It was a damp and drizzly June morning at the Delaware Water Gap National Recreation Area. Staff from the National Park Service (NPS), New York/New Jersey Trail Conference, Appalachian Mountain Club, and REI, eagerly awaited volunteers to arrive. Cars bearing license plates from Pennsylvania and New Jersey filed into the parking lot. Despite the morning's weather, spirits were bright.
As everyone registered for the day, it was clear that while the 43 volunteers were of different ages, came from different locations, and had different experiences with public lands, they all valued their public resources enough to lend their hands in service.
Located less than two hours away from New York City and Philadelphia, the Delaware Water Gap is among the top 25 most-visited units of the National Park System. Many folks visiting the park enjoy spectacular hikes along the Delaware National Scenic River, Kittatinny Ridge, and Appalachian National Scenic Trail. The Delaware Water Gap is a great, family-friendly, location for anyone to get outside and visit nature.
Although the recreation areas in the Delaware Water Gap are loved and used by many people, this love can certainly take its toll on the landscapes and trails. Erosion, litter, and trampling of pristine areas are common issues that park staff must manage. Volunteers bring the skills and energy that are essential in maintaining natural and cultural resources, educating other visitors about Leave No Trace, and expanding the capacity of park staff to address other issues they may not otherwise have time for.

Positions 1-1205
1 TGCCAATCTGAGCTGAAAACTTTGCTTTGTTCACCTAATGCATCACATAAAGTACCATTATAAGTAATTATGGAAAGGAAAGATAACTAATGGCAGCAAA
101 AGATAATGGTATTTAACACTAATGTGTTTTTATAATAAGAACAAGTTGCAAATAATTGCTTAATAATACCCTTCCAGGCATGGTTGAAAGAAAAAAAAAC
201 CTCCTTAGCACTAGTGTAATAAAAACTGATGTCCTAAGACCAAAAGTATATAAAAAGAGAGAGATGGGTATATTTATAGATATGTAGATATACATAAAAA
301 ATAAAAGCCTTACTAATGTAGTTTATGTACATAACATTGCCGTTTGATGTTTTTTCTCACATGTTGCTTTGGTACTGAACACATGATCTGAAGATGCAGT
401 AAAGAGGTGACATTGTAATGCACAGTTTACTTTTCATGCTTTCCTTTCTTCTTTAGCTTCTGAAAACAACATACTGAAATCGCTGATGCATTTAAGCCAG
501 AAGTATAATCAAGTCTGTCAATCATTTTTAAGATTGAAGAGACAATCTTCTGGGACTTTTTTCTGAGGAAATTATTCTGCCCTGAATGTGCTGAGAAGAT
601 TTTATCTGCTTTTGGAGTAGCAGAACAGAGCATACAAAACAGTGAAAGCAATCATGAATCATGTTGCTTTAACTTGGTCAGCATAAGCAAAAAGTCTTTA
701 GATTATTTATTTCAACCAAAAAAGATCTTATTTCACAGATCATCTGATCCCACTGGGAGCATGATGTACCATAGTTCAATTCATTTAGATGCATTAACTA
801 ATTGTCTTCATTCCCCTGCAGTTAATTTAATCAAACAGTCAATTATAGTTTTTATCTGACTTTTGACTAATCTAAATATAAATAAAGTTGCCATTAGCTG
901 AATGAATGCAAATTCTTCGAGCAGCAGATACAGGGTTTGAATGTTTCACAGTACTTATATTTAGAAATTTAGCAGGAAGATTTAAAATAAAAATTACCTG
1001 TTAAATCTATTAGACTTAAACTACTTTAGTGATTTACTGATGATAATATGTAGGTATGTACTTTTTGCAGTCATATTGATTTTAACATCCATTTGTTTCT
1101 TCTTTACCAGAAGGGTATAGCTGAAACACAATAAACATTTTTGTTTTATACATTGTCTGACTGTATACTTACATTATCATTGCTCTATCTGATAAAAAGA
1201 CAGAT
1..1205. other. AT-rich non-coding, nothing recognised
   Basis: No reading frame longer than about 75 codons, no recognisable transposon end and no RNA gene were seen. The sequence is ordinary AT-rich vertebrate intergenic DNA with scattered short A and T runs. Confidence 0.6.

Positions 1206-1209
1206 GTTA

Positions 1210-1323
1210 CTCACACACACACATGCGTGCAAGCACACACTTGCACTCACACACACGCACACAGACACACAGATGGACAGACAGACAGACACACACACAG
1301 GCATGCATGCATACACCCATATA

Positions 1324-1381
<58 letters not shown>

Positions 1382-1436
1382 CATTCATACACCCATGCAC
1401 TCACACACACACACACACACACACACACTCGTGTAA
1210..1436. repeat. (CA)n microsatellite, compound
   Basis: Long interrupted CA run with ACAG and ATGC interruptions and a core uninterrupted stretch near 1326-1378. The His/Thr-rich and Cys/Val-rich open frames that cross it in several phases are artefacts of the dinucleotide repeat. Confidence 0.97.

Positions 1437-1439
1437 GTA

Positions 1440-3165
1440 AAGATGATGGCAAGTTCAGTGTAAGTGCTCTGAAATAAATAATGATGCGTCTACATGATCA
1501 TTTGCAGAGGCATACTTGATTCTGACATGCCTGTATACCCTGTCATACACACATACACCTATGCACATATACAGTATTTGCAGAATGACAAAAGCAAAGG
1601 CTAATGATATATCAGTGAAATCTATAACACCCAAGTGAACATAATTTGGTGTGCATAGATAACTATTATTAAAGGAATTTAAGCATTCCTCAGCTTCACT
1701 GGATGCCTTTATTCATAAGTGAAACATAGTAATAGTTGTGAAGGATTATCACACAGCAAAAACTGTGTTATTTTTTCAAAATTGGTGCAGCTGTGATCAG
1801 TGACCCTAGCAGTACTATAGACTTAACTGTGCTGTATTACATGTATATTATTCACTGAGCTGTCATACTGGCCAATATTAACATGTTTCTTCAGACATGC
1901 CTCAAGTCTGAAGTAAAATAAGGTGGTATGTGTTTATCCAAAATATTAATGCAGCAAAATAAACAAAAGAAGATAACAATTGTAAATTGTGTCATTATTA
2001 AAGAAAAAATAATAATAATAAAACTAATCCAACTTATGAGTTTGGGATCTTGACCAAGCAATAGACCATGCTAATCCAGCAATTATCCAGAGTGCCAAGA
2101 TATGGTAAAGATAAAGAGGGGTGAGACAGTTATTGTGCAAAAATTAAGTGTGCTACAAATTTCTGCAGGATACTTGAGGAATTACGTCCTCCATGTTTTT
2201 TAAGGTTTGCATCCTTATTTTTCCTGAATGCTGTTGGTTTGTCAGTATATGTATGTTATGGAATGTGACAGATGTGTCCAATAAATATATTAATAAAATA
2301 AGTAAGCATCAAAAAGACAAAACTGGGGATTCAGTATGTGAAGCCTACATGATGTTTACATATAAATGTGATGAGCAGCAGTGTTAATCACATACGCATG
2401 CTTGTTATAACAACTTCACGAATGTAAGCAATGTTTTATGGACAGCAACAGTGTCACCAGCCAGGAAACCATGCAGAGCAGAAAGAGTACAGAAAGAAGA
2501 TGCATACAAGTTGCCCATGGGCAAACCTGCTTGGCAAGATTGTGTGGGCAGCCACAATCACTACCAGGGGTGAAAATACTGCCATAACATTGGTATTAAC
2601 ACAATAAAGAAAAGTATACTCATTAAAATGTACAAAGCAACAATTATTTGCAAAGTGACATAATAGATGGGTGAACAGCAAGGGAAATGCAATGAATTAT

On June 17, 2017, volunteers gave back to their trails by picking up trash, restoring visitor-created “social” trails (informal trails created by erosion due to foot traffic), installing bog bridges and water bars, and working on other trail improvements. Volunteers were able to experience how their day of work helped the trails, and more importantly, how their efforts--however small they may have seemed at the beginning of the day--fit into the larger picture of public land stewardship and improved the recreation area as a whole.
“Our first event was very successful and generated a great deal of interest,” said Delaware Water Gap Park Ranger Kathleen Sandt. “So we decided to do it again, but this time, we have expanded the program.”
National Public Lands Day is an annual stewardship day that provides opportunities for people to give back to their public lands. This year, National Public Lands Day is highlighting the 50th anniversary of both the Wild and Scenic Rivers Act and the National Trails System Act, both celebrating half a century of protecting rivers and trails. The Delaware Water Gap is home to two areas protected under these acts - the Middle Delaware National Scenic River and the Appalachian National Scenic Trail.
Activities on the National Public Lands Day agenda include a camping trip and other outdoor learning opportunities in addition to trail maintenance. Since the event was announced in late July, volunteers expressed their excitement and have already filled all 80 available spots. Partners and sponsors this year will be providing supplies, food, or interpretation and include; New York/New Jersey Trail conference, Appalachian Trail Conservancy, Appalachian Mountain Club, REI, and Subaru.
Although National Public Lands Day at the Delaware Water Gap is at full capacity, there are events taking place around the nation. Check out this website to learn more about National Public Lands Day and what events are happening near you.
“Thank you for the work that you do in the park,” said Sandt. “Remember, [public lands] belong to everyone and everyone should take the opportunity when they can to enjoy the pristine waters and beautiful lands that [they] offer.”
Thanks to our partners at the National Park Service for contributing this story. Written by Kelleen Lanagan.